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The Story Of Kaho Olawe

Author : Rene Thompson

Submitted : 2010-02-01 13:11:08    Word Count : 711    Popularity:   150

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You’re probably familiar with the major Hawaiian islands, like Maui the big island, but did you know that there are actually many other islands in the Hawaiian islands chain? In fact, there are a total of eight that are recognized as the main islands in the Hawaiian Islands, and many other smaller uninhabited pieces of land.

Kaho olawe is the smallest of these eight. It is located southwest of Maui and southeast of Lanai, and measures just 11 miles by 6 miles, with a total area of 44.6 square miles. It is relatively dry because it lies in the rain shadow of Maiu s East Maui Volcano, which has an elevation of over 10,000 feet. In part beause of the lack of rainfall on Kaho olawe, more than a quarter of the island is badly eroded.

Today, there are no permanent residents living on Kaho olawe. However, the island was once inhabited, with fishing communities along the coast by about 1000 AD. Some of these communities began cultivating inland areas. The island was also home to a large basalt quarry. On Kaho olawe, some evidence of these earlier settlements can be found, such as carved petroglyphs on rock surfaces. A stone temple is thought to have been built at least 500 years ago. It is believed that the population never exceeded a few hundred people due to the lack of fresh water.

Due to inter island warfare, by the early 1800s the island was once again uninhabited, although not for long. The government of King Kamehameha III replaced the death penalty with exile around 1830, and the island of Kaho olawe became the main island for exiled prisoners. This law was repealed in 1853. In the following decades, the island was leased for various ranching ventures, none very successful. Drought, overgrazing, and strong trade winds resulted in hardpan land devoid of vegetation. A cattle ranching venture took over the land from 1918 to 1942, when the owner of the ranch leased part of the island to the United States Army, a move that would prove disastrous for the environment on Kaho olawe.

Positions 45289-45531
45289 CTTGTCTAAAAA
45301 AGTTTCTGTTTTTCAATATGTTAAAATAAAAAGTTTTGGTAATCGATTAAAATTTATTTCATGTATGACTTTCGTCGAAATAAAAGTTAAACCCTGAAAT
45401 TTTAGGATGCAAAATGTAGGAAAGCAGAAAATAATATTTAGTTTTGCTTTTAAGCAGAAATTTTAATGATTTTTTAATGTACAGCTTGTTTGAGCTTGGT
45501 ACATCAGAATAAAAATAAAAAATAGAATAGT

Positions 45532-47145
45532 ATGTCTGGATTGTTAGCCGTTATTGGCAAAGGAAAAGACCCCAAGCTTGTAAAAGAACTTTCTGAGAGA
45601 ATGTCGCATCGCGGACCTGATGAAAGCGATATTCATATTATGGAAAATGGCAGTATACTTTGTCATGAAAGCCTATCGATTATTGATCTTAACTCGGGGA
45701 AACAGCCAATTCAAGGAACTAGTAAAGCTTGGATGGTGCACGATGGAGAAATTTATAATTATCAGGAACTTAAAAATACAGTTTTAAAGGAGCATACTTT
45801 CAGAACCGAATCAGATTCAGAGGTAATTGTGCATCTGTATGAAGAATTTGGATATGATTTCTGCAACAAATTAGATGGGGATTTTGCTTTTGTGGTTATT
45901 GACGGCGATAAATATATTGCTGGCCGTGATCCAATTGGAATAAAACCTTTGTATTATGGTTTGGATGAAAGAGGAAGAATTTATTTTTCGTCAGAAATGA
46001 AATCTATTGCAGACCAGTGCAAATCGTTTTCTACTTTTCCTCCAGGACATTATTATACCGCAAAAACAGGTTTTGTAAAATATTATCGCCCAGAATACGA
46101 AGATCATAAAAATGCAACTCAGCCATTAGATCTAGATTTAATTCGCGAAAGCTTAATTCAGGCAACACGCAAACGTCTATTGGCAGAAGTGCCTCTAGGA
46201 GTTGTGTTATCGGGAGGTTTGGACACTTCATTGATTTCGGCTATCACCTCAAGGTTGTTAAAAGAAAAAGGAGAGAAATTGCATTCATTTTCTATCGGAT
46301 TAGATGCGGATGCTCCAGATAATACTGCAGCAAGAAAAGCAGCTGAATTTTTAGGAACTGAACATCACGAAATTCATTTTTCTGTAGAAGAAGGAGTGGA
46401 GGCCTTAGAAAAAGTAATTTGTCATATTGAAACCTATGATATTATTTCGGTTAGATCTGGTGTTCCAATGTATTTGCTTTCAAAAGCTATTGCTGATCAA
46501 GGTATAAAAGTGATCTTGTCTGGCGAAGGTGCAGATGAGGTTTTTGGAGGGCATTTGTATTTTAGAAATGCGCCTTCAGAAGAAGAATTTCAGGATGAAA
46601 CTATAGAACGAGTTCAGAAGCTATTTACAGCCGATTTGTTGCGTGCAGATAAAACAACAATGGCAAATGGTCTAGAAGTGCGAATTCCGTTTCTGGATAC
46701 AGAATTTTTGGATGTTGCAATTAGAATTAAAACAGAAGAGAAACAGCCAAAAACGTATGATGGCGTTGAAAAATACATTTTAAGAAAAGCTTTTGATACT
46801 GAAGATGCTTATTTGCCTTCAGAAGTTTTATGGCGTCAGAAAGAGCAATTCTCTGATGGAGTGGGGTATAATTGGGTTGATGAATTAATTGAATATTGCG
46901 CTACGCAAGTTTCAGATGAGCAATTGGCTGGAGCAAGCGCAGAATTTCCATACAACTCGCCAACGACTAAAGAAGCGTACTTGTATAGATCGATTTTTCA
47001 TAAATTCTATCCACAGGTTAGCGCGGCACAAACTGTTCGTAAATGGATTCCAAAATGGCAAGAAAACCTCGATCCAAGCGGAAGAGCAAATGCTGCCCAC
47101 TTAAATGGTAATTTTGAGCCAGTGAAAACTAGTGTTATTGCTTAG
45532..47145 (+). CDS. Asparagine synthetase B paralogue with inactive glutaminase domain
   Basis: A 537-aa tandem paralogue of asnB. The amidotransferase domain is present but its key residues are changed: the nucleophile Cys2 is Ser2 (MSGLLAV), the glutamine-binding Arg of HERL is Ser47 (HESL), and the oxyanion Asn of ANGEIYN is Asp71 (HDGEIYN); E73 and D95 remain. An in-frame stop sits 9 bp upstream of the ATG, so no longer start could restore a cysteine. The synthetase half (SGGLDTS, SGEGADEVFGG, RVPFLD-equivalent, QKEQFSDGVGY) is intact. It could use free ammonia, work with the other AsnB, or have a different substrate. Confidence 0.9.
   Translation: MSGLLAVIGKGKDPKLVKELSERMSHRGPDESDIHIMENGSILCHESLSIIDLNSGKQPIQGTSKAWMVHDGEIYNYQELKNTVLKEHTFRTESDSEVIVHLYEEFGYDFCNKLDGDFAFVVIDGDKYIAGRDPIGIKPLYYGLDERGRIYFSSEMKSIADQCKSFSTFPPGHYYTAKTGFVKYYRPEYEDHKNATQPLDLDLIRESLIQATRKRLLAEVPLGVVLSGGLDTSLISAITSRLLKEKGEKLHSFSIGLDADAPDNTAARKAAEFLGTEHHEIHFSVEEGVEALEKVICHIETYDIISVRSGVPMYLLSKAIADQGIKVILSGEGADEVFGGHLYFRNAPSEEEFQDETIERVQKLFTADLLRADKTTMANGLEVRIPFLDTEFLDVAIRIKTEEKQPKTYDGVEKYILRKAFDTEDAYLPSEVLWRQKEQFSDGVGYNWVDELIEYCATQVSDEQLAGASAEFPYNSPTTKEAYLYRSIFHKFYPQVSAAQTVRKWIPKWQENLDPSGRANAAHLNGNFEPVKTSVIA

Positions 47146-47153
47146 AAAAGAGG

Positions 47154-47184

After the Japanese attack on Pearl Harbor on December 8, 1941, the United States Army declared martial law in the islands of Hawaii, and used Kaho olawe as a training ground. The entire island was used as a bombing range for thousands of soldiers throughout the war. Training continued on the island well after World War II, and even continued after the end of the Cold War and Vietnam. Mass explosions occurred in 1965 during Operation Sailor Hat, designed to test the blast resistance of ships off the coast of Kaho olawe. The crater from this test can still be seen on the island today.

In 1976, a group called Protect Kaho olawe Ohana, or PKO, filed a suit in federal court to stop such training exercises as an effort to force compliance with new environmental laws and protect the island. However, Navy training on Kaho olawe continued into the 1980’s. Finally, the entire island of Kaho’olawe was added to the National Register of Historic places in 1981. At the time it was added, there were believed to be over 500 recorded archaeological or historic sites, although hundreds more have likely been destroyed by decades of target practice. Still, Navy training exercises there did not stop until 1990.

Today, there are projects underway to remove unexploded ordnance from the island and to restore the island environmentally. The Kaho olawe Island Reserve, established in 1993 by the Hawaii State Legislature, is responsible for oversight of the island. Restoration is ongoing to repair the damage done to the island. To date, more than 90,000 separate pieces of ordinance have been disposed of, including over 8.5 million pounds of weapon fragments.

There are hopes that in the future, the island will be made safe for visitors and a learning center may be created on the island. The entire island is currently designated at a State of Hawaii Cultural Reserve. By law, Kaho olawe can only be used for cultural, spiritual, and subsistence purposes supporting Native Hawaiian beliefs, including fishing, historic preservation, and education. Commercial uses of Kaho olawe are prohibited.

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